Subsequently, petitioners - Success Academy and certain parents whose children were enrolled in Success Academy's prekindergarten programs for the 2015-2016 school year - appealed DOE's decision to respondent Commissioner of Education, seeking an order declaring that the Pre-K contract was unlawful and compelling DOE to remit payments of funds to Success Academy (see Education Law § 310). The Commissioner, relying on Education Law § 3602-ee, explicitly rejected petitioners' argument that DOE lacked the authority to "regulate... [the] program requirements" of Success Academy's prekindergarten programs, as DOE had done by way of the Pre-K Contract. The Commissioner further found that, although some provisions of the Pre-K contract were unlawful, Success Academy was properly required to execute the Pre-K contract as a condition to receiving funds from DOE [2]. Petitioners then commenced this proceeding pursuant to CPLR article 78 seeking to annul so much of the Commissioner's determination as found that Success Academy was properly required to execute the Pre-K contract as a condition to receiving funds from DOE and seeking an order that the Pre-K contract was illegal and that DOE was obligated to fund Success Academy's prekindergarten programs. Supreme Court dismissed the petition, and petitioners now appeal. [3]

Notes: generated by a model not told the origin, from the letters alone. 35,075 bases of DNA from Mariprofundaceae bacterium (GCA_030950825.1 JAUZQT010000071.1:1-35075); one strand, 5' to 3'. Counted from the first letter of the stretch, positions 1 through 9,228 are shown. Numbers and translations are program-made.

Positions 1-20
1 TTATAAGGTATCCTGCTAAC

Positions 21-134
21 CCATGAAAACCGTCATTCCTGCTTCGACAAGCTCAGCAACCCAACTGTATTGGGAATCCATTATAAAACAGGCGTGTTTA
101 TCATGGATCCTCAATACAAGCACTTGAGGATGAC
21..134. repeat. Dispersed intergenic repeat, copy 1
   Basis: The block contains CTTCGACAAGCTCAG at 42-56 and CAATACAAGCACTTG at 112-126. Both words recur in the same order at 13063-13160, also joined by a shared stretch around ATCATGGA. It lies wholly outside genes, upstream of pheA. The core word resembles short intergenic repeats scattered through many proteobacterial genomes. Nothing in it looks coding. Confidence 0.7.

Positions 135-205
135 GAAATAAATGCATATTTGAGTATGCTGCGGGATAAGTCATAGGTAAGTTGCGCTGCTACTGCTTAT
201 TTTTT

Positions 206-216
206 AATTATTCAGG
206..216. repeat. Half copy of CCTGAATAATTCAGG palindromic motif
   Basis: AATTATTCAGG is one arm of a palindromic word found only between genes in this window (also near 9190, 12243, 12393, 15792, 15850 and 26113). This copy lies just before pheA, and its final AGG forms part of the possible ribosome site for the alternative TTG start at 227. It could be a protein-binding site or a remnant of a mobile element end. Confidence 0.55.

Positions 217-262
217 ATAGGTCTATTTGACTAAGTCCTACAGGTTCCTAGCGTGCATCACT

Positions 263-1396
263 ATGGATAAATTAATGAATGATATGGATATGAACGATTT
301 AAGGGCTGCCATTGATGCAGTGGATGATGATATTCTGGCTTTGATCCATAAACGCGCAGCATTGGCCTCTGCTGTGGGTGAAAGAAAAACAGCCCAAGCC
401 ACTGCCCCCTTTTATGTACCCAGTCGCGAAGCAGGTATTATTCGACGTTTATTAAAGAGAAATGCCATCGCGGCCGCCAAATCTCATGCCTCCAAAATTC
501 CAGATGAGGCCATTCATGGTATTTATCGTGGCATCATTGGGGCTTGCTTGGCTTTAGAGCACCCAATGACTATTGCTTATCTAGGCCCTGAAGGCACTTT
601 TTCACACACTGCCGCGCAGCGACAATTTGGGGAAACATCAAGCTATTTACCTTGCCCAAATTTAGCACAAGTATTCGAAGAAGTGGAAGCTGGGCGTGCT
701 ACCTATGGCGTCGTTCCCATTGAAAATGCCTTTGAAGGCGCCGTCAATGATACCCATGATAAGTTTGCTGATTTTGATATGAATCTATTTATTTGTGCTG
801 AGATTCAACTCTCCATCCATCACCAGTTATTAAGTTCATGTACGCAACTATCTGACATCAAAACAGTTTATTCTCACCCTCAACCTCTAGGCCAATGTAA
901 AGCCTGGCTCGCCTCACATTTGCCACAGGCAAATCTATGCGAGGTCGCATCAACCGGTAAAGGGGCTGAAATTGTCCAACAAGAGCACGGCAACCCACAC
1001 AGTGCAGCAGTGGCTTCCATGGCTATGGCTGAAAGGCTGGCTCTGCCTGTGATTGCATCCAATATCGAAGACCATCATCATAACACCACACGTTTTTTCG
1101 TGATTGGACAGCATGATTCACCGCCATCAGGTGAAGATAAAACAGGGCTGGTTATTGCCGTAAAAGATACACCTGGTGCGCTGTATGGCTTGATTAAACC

As to the Commissioner's determination, rendered without a hearing, this Court's "review is limited to whether [the] determination was arbitrary and capricious, irrational, affected by an error of law or an abuse of discretion" (Matter of Nicholson v Appeals Bd. of Admin. Adjudication Bur., 135 A.D.3d 1224, 1225 [2016] [internal quotation marks and citation omitted]; see CPLR 7803 [3]; Matter of Kittle v D'Amico, 141 A.D.3d 991, 992 [2016], lv denied28 N.Y.3d 911');">28 N.Y.3d 911 [2017]). Thus, we address petitioners' contention that the Commissioner's determination was affected by an error of law inasmuch as the Commissioner interpreted Education Law ยง 3602-ee as ...


Buy This Entire Record For $7.95

Download the entire decision to receive the complete text, official citation,
docket number, dissents and concurrences, and footnotes for this case.

Learn more about what you receive with purchase of this case.